(Note: The City folded the small business revolving loan fund into the Activate Buildings fund, in part due to need and the administrative costs of managing these funds.)
West Water Street Parking Reconfiguration
The parking on West Water Street is part of the Riverfront Park discussion (see above). While not part of the DRI, the City has in the past year retrofitted downtown parking meters to reflect the current century. Our meters now accept credit cards and coins. Huzzah!
Modernize Downtown Zoning
The zoning update is in full swing. E3/Elan Planning and Design and STREAM Collaborative are leading the effort to update the city’s zoning ordinance within the DRI boundary to reflect the comprehensive plan. For more information about the zoning project, visit the City’s website. This zoning update will utilize a Form Based Code to foster new opportunities for infill development that will prioritize the form and appearance of what future developments should be. The goals of the updated zoning approach aim to decrease rates of vacancy, increase the renovation of existing buildings, create economic incentives for businesses, improve walkability and create a sense of place.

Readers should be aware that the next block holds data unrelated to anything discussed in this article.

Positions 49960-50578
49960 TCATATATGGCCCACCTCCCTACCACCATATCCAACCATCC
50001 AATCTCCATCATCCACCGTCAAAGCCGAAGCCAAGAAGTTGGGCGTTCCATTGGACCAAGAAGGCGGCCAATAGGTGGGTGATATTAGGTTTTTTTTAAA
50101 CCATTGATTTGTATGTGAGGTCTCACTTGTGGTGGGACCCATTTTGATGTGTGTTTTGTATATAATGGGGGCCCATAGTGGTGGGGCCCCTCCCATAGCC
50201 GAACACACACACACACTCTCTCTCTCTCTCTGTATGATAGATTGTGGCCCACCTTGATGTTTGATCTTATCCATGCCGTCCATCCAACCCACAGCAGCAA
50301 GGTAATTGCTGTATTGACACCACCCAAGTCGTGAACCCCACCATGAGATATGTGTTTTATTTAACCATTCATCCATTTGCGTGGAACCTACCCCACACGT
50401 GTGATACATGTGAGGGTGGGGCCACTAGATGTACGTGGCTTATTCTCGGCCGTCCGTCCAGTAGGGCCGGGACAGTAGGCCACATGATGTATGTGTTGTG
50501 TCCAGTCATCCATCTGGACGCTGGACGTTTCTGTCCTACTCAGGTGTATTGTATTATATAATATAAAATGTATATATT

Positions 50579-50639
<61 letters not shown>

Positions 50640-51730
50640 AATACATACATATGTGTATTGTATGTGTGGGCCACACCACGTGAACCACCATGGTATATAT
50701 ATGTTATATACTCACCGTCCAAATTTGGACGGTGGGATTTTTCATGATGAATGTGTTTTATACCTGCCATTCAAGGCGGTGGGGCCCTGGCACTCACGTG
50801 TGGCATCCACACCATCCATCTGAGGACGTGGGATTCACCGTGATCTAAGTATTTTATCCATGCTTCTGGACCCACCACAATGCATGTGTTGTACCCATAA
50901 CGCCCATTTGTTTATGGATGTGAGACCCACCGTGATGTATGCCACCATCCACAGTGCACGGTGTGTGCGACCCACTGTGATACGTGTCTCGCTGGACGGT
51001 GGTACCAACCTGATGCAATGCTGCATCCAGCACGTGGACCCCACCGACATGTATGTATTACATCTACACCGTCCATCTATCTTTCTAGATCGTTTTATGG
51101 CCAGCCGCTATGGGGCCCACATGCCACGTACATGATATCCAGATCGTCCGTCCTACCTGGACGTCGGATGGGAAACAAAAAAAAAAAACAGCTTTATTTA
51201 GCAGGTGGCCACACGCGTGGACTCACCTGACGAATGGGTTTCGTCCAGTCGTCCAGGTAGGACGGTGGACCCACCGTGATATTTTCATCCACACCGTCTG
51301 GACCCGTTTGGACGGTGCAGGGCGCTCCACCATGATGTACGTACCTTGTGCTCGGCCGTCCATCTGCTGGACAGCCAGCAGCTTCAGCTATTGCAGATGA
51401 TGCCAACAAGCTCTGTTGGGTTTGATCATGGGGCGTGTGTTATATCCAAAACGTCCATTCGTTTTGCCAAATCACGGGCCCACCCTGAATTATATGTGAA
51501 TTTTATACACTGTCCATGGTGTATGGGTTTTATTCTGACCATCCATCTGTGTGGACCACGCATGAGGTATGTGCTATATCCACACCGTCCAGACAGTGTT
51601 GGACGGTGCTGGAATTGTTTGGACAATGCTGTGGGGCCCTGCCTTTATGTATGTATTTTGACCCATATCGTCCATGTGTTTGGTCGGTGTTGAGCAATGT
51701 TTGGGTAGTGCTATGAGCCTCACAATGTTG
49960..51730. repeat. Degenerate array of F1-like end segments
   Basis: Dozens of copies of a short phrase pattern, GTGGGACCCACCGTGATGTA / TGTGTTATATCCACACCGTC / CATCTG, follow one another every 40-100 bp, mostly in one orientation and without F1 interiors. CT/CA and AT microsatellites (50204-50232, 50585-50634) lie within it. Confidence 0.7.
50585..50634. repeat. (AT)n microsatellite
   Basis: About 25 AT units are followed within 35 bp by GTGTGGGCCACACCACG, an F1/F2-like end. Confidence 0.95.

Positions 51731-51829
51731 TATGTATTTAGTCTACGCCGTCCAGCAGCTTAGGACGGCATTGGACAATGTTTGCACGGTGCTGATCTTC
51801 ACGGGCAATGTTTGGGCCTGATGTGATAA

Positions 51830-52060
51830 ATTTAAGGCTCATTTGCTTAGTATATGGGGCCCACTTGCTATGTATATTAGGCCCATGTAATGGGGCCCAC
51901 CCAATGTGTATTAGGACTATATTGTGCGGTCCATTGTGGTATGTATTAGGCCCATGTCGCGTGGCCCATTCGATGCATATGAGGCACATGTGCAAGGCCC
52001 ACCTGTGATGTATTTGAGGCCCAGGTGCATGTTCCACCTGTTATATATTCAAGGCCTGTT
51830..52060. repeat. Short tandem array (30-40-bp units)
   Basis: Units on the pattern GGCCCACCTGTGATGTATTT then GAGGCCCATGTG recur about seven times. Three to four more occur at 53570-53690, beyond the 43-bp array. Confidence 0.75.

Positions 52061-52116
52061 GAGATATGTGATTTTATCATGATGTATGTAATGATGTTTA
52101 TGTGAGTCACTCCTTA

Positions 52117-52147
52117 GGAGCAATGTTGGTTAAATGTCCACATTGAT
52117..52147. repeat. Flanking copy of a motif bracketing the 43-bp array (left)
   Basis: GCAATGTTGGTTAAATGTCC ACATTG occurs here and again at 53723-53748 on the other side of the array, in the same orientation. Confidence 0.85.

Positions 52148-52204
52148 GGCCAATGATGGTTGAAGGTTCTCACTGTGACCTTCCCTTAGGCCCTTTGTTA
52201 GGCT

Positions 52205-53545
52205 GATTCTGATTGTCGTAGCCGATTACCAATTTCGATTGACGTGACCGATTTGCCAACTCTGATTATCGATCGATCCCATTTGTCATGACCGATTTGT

Please note that the zoning committee is aiming for another public workshop in September and we really hope you come. Although the zoning update may not be the most exciting subject, it probably affects you.
The timeline for this project is to have the update largely drafted by the end of 2019 with adoption slated for early 2020.
A Final Note…
If you live in or around Elmira, you are probably aware of the many road and bridge construction projects currently underway. That is a wonderful thing. It is also one reason why the City shifted some of the DRI projects from the 2019 construction season to 2020. Busy seasons are great for the engineering firms, construction companies and local officials overseeing the work, but we have a limited supply of all of these things.